Once again, Sen. Arthur Orr, R-Decatur, will join forces with left-leaning organizations to impose more regulations on payday lending in the upcoming legislative session.
While the Trump Administration over the last three years has taken giant steps toward rolling back Obama-era regulations, Orr is taking a page from Democrat senators and presidential hopefuls, Bernie Sanders and Elizabeth Warren, to promote legislation that will place greater burden on businesses, endanger Alabama’s free-market economy and drive small loan borrowers to unregulated online lending sources.
Beyond denying consumers direct access to readily available small loans at stores where they regularly do business, Orr’s legislation will also endanger some of those businesses’ very existence resulting in a loss of jobs.
Job growth, available credit and protection for individuals and business has been a hallmark of the Trump presidency, but Orr and his supporters would turn back the clock on those accomplishments.
Orr’s efforts are said to be aimed at protecting consumers from predatory lenders. Speaking of his 30 days to pay bill in 2019, he said not only would the legislation give people longer to pay off their debt it would, “lowers the APR in excess to 450 percent, down to a little over 200 percent.”
But the type of loans Orr is talking about don’t charge an annual percentage rate.
According to the Alabama State Banking Department, payday lenders do not charge an APR but a flat fee of $17.50 per $100 borrowed. The average loan in 2019, according to the latest report from the banking department, was $348, which is consistent with the historic average loan amount. The average fee is just under $60.
Orr and those who support his legislation casually throw around words like “APR,” “predatory lending” and “price-gouging,” while falsely claiming that payday lenders charge up to 456 percent APR. Such inflammatory rhetoric is used to incites those who don’t understand how the industry works.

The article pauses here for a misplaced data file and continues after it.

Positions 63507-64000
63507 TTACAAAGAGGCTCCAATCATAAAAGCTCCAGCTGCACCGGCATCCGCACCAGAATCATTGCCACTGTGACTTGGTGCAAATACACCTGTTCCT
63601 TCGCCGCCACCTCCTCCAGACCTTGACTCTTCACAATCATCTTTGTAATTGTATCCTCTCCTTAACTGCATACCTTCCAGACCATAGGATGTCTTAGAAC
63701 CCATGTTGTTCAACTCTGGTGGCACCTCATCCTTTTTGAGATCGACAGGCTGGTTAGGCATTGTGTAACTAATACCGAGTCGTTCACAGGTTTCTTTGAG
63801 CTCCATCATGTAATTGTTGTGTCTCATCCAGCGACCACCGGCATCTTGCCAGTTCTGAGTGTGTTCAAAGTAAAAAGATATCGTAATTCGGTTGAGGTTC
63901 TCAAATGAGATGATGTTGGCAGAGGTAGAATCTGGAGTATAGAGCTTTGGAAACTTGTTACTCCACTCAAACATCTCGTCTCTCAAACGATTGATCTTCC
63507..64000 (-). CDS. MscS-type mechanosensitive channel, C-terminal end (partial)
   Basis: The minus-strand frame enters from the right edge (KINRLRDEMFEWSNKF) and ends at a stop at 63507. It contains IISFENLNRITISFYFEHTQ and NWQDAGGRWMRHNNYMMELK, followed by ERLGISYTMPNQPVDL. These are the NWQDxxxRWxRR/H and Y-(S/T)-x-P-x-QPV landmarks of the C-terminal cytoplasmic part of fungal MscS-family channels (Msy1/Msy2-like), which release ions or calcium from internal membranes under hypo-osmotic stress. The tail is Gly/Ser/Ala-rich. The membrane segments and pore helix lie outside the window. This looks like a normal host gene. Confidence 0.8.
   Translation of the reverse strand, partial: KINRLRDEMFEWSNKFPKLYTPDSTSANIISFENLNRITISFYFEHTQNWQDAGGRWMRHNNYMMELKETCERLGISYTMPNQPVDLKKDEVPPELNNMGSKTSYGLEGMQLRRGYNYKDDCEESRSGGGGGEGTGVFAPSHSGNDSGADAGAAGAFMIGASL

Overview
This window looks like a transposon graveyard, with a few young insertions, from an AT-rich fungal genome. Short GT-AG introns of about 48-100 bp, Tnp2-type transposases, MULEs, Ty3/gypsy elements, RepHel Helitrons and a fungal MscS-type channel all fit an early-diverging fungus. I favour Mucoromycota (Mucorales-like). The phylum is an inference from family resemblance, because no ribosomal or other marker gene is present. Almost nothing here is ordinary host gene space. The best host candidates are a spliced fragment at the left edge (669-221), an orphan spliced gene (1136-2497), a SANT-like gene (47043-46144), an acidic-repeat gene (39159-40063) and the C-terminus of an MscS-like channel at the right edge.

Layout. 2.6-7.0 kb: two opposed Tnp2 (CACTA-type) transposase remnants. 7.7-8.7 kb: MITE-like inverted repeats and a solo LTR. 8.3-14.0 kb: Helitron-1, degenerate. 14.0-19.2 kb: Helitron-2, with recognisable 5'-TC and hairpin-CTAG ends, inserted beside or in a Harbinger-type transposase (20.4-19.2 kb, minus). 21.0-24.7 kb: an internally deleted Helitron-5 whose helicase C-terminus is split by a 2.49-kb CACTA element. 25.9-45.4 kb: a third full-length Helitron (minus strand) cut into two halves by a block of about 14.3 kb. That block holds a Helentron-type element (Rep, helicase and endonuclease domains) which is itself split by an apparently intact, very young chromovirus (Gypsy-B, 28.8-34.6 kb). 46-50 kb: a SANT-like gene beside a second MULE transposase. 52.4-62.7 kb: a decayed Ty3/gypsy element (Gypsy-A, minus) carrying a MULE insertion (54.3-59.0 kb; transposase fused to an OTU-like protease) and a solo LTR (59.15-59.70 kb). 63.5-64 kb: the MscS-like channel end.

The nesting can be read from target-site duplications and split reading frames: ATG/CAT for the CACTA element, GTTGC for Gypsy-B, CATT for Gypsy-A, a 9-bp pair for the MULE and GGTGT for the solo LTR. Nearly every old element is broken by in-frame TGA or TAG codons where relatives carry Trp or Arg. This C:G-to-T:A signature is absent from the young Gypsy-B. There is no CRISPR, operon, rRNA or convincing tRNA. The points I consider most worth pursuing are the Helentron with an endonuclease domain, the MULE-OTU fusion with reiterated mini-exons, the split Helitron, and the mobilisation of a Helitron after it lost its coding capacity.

Deferred presentment loans are high risk and generally used by those who have immediate needs but less than excellent credit.
“People do not turn to payday lenders because they temporarily misplaced their American Express Platinum cards,” writes Kevin D. Williamson in National Review. “Borrowers turn to payday lenders because those are, as the borrowers calculate, their best alternative — maybe their best bad alternative, but their best alternative nonetheless.”
Orr and others who claim to be protecting Alabamians from payday lenders seem to think that borrowers are ignorant of the fees they pay for these temporary short-term loans, but they are not.
A survey conducted by Pollfish for lendedu.com found that 82.00 percent of payday loan borrowers looked at the fees before taking out a loan, while 18.00 percent did not.
“All that silly talk about ‘predatory’ lenders is little more than rhetorical cover for the patronizing insistence that poor people are too stupid or dysfunctional to make their own financial decisions,” writes Williamson.
The report by the banking department shows that August is the most active month for those seeking short-term loans, which coincides with “Back to School,” which shows that these borrowers are not exercising poor financial behavior but using available resources to meet an essential need for their children.
Five years ago, lawmakers passed legislation to drive rouge lenders from the state and establish a database to keep a check on payday lending. A recent report from the state’s banking department shows the Legislature’s commonsense approach to regulating payday loans is working.
Before the establishment of the unified state database, there were more than 1,150 deferred presentment locations statewide today; there are approximately 600 lenders.
The deferred presentment industry, as it is called, is highly regulated by the Alabama Department of Banking, with regular audits and violators punished for any misrepresentation or mishandling of loans.
In 2019, Orr said, “The legislation I carry is not to put the payday lenders out of business. It’s not to ban the product. But it is to give the borrower a little more time to repay the loan.” But his legislation will have a job-killing effect on some of the state’s lenders.
Industry leaders say some stores could close if Orr’s legislation passes. There are currently around 1,800 Alabamians directly employed at payday facilities across the state.